As these beautiful sweet days roll on, those whose grapes survived the sickening roller-coaster weather of January seem delighted that in the end, Bacchus and Pan smiled on them. Churlish and remorseful, they nudged aside Thor and Tyr and Weth (them be grumpy Norse goddies.)
To recap, we had two heatwaves. I won’t gild the lily. But Adelaide seemed almost boastful of being the hottest city in the world on January 16. Then, to paraphrase myself summarising, the confounding figures you can find at the Bureau of Meteorology show five days in a row above 42C. From January 13 to 17, daily temperatures were 12C or more above the normal average. It hit 45.1C on the 14th. That hell ended in the wettest 24-hour period in 44 years, when different vignobles copped from 70mm to 130mm.
Now we’ve had day after day – weeks – of breezy cool with even cooler nights. An Indian summer. Smooth early autumn. It smells like autumn. Not just where I live near Kangarilla, but right through the south Mount Lofty Ranges. Which extend from Clare to Cape Jervis.
Vignerons in bad-luck patches have had it much worse than others, and some of that luck’s probably due in the more mindlessly managed vineyards. Many are mournful about the yields; the grievous who got raisins, raw hen-and-chicken (uneven ripening is rife), split berries, botrytis and less-than-lovely results generally, are delighted to make a sale, if indeed they did. Of those poor souls right across the state, many who did haven’t made a profit.
Cool old Coonawarra hasn’t properly started, although some reports are glowing. It needs sunshine and dry. Peter Gago (Penfolds) says that in the south-east in general, the slow flowering seems to have hit the Cabernet harder than the Shiraz, giving uneven ripening within the bunches. He says Padthaway looks particularly good. They’ve hardly started, really. There’s a long way to go.
But let’s go north. In Clare, David O’Leary (O’Leary-Walker) says the district’s about 70 per cent done. “We start picking at Auburn,” he said of the region’s warmest, southern extreme, “and move north. It’ll be up to Sevenhill this week.”
He spoke of reasonably good vital statistics but lower yields than expected, and acids on the decline. Riesling has bigger berries, but mercifully very little splitting, perhaps because Clare didn’t get the ridiculous rain that some places got further south down the Mount Lofty Ranges. Fingers crossed.
O’Leary makes it sounds as if the Riesling will give bigger, more accessible flavours and therefore be better drinkers early in the piece, but that’s only my interpretation of his measured account.
Michael Waugh (Greenock Creek) says the Barossa is two-and-a-half weeks into it. He reports very black wines of yields that would make a less stoic vigneron shiver. “Halfway through and we haven’t hit a tonne to the acre yet,” he said. Michael never took quite as much rain as some bits of the Barossa, so he’s counting his blessings. He said the skins were still tough, and his fruit not showing much bother other than scarcity.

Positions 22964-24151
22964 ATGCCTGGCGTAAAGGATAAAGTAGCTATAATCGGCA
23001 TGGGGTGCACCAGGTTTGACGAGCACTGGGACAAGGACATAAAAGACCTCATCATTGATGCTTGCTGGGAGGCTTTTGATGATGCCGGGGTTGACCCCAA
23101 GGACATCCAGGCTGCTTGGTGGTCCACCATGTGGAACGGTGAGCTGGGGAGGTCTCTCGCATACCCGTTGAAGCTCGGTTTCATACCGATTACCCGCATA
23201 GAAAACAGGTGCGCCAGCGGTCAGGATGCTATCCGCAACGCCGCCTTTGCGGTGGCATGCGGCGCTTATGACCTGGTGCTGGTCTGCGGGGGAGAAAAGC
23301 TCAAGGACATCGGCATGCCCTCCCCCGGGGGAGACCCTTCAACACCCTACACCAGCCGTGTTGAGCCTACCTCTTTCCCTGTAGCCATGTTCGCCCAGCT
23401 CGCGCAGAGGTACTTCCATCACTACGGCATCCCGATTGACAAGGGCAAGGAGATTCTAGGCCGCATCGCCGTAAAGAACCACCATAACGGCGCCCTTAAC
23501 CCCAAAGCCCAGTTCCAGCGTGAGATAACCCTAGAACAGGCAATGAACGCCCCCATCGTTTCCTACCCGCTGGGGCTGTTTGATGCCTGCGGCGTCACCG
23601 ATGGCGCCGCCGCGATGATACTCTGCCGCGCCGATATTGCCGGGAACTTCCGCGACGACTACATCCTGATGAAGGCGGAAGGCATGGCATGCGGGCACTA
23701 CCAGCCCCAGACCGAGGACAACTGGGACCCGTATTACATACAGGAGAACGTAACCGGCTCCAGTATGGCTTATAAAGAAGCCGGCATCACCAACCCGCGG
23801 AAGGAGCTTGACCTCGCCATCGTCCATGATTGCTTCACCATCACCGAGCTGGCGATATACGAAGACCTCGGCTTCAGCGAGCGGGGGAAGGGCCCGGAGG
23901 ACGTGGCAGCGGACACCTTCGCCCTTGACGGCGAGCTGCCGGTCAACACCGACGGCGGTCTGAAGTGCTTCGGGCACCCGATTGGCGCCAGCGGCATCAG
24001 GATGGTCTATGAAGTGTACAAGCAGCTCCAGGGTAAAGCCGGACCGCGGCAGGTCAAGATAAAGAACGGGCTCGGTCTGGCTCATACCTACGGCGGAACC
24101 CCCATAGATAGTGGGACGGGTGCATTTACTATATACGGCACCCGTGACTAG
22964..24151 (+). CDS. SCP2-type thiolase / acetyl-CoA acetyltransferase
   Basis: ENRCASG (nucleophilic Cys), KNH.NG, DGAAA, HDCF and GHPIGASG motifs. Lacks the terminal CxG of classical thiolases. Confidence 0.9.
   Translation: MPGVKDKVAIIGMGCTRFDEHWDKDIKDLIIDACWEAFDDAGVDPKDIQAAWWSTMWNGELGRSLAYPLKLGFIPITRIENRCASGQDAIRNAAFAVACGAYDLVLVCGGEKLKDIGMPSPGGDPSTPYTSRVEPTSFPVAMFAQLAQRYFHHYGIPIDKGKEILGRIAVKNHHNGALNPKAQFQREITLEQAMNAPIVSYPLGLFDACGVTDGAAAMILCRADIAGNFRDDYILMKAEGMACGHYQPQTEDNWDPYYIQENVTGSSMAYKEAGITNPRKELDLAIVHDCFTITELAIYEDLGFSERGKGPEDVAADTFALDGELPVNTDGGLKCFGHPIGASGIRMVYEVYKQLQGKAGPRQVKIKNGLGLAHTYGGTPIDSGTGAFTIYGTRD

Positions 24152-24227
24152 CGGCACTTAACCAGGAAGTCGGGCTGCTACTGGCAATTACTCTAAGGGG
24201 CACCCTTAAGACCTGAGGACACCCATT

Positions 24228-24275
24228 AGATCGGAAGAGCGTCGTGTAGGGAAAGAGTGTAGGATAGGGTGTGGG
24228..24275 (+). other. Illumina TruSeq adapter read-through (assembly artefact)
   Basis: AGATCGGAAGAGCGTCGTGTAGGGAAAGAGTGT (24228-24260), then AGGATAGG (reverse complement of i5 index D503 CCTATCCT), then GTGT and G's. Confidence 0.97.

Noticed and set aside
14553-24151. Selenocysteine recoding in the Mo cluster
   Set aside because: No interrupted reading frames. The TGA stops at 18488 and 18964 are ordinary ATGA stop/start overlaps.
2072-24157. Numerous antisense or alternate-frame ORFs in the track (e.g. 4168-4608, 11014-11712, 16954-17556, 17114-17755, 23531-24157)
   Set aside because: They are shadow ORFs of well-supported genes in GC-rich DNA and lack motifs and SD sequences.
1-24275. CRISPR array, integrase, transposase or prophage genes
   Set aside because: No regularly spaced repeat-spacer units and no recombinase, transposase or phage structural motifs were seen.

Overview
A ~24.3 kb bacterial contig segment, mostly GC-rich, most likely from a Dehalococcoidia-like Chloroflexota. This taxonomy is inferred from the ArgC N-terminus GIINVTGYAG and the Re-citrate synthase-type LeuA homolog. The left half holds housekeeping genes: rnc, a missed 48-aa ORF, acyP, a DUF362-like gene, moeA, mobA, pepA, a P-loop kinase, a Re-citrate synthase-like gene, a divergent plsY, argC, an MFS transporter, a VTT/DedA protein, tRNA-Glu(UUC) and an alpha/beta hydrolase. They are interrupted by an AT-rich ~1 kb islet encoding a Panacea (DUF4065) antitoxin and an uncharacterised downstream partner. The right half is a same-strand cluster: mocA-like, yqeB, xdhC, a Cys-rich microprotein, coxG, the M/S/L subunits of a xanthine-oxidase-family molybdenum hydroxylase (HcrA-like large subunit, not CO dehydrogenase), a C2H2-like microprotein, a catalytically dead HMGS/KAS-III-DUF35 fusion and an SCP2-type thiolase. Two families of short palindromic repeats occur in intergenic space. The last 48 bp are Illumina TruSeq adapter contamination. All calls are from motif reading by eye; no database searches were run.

“Those Shiraz are growing a lot of air this year.” Bob McLean (McLean’s Farm/Barr-Eden) reports this as a common Barossadeutscher line about the extremely low Shiraz yields in some places. Some blokes expecting 20 tonnes have ended up with three. Up on the Barossa Tops, McLean’s vineyard is too early to forecast: his earliest harvest is still at least a week away. Bob seems even a touch more optimistic than usual.
Gago speaks similarly of the Ranges in general, suggesting it’s too early to say much other than the crop looks fairly patchy, falling in with O’Leary’s guarded report on his family’s Oakbank vineyard. Andrew Hardy (Petaluma) says that early damage during flowering has slain many high blocks, but others are of promising quality, if very low on yield.
In the uplands down my way – Onkaparinga Hills/Clarendon/Kuitpo/Willunga Hills – the crop is edging toward ripening, and it looks pretty good, if again, a little patchy. Right through the ranges, those whose fruit was still green and hard through the heatwave and the rain have the least trouble with moulds and splitting. On his little patch of the piedmont at Willunga, Roger Pike (Marius) is quite cheery about the nick of his fruit, which he’s started picking.
As for greater McLaren Vale? The best is yet to come, but of what I’ve seen, a lot of skins are showing the stress of the heat and rain: what looks pretty good, if a little low, on the vine, has skins that are very thin and slippery in the winery: the berries aren’t holding very well. I suspect this is the result of the lignins decaying through heat, stretching, then perhaps a little botrytis that wasn’t evident to the eye when it occurred before the breezes dried it out.
As in 2011, the better vignerons will use that to their advantage. A tiny botrytis hit serves mainly to convert a little of the grapes’ sugar to glycerol, which can add a more luxurious mouthfeel to the best wines.
As Gago summarises, “I’m not making any predictions about quality till three or four days of ferment are done.”
So. Small amounts of good wine seems the most likely outcome, the rest, well …
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